2016 SCOTUS: June Updates
On June 27, 2016, the Supreme Court took a stand! They voted against anti-choice lobbyists who wanted to close down abortion clinics in Texas by placing difficult and unnecessary requirements on the providers. Their vote sets a precedent – and it’s a major victory for women’s rights!
This decision confirms and strengthens the constitutional protections of abortion rights and is the most significant Supreme Court ruling on abortion since 1992, when rights to abortion established by Roe v. Wade in 1973 were reaffirmed.
Texas’ HB2, passed in July 2013, enacted difficult and unnecessary requirements for abortion providers: restrictions that have forced a majority of clinics in the state to close their doors.
HB2 would have lowered the number of Texas abortion clinics drastically and increased obstacles to abortion.
If HB2 had been upheld, the Center for Reproductive Rights notes, “these requirements would shutter all but 9 or 10 abortion clinics in a state with 5.4 million women of reproductive age, and leave more than 500 miles between San Antonio and the New Mexico border without a single clinic.”
HB2 would have increased the risk of back alley abortions.
Around 70,000 women obtain abortions in Texas annually. According to the Texas Policy Evaluation Project, after the passing of HB2, the average distance for a Texas woman to the nearest abortion clinic became 85 miles; the national average distance is 30 miles. 25 percent of Texas women seeking an abortion found themselves more than 140 miles from an abortion clinic.
HB2 had thus effectively made abortions more costly and time-consuming, leading to increased health risks as women may be deterred from going such great lengths to obtain an abortion. Between 100,000 and 240,000 Texas women have tried to induce abortions on their own, and this number could have risen drastically with the increased obstacles to abortion.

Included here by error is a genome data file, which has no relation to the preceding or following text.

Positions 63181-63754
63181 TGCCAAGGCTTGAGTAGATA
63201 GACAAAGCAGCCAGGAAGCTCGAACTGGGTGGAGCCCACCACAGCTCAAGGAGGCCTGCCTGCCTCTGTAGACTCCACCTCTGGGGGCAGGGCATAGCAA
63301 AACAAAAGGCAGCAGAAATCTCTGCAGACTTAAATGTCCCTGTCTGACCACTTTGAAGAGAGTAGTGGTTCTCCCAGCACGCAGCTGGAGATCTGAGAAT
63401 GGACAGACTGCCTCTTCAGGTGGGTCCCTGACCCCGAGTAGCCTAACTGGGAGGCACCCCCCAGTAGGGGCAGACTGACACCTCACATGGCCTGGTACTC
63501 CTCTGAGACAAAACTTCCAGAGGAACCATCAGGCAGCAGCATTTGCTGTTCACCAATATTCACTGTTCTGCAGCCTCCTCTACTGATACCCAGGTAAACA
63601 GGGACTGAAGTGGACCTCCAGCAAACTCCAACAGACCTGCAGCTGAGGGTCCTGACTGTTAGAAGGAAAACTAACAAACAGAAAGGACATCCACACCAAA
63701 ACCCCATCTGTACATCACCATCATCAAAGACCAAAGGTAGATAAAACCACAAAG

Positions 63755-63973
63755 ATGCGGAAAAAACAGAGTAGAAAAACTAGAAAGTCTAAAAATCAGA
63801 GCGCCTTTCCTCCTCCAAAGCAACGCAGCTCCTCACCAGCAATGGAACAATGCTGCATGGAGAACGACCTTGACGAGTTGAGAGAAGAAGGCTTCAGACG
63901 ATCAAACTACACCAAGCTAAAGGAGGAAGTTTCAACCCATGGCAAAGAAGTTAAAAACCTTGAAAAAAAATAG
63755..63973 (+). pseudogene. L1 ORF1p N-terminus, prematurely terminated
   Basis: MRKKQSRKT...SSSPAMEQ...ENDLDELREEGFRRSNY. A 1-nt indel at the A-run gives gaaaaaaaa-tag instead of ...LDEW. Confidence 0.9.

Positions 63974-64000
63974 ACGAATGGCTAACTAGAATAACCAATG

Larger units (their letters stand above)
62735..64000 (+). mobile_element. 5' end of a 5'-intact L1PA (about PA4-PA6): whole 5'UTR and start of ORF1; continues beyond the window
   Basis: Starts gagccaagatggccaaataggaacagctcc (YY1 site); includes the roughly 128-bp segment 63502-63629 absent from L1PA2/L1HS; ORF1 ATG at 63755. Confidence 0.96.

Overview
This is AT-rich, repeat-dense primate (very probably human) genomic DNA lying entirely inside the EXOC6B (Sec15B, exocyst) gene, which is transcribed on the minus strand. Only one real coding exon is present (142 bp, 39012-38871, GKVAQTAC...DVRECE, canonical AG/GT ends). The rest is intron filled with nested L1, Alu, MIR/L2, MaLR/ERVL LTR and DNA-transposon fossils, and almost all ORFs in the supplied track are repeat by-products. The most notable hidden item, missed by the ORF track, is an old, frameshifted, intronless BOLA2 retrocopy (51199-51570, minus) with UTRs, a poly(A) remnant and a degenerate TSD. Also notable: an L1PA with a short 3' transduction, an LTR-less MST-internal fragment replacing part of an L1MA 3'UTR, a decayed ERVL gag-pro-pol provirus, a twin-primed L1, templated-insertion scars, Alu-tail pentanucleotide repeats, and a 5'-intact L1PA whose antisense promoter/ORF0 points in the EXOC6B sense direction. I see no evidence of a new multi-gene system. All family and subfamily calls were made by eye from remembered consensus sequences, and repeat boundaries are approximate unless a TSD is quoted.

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Zubik v. Burwell
In this case, Rewire says the Court returns to the ACA’s birth control benefit and the question of whether the government’s process for allowing religiously affiliated nonprofits to opt out from providing health insurance plans that offer contraception is too burdensome under the federal Religious Freedom Restoration Act (RFRA). The Court consolidated seven cases filed by hospitals, nursing homes, and other kinds of businesses that are religiously run and affiliated; all object to filling out the opt-out form. A ruling that would allow these nonprofits to be exempted from the coverage would have enormous implications, as 10 percent of larger nonprofits have asked the Obama administration for an accommodation to the rule already. A group of 240 students, staff and faculty from religiously affiliated universities recently signed on to an amicus brief submitted to the court in response to Zubik v. Burwell, another of the cases consolidated into this group of objections to the opt-out form.
The Court heard oral arguments on March 23, and on May 16 and 23d, the cases were remanded and returned to their courts of appeals, where a compromise must be made.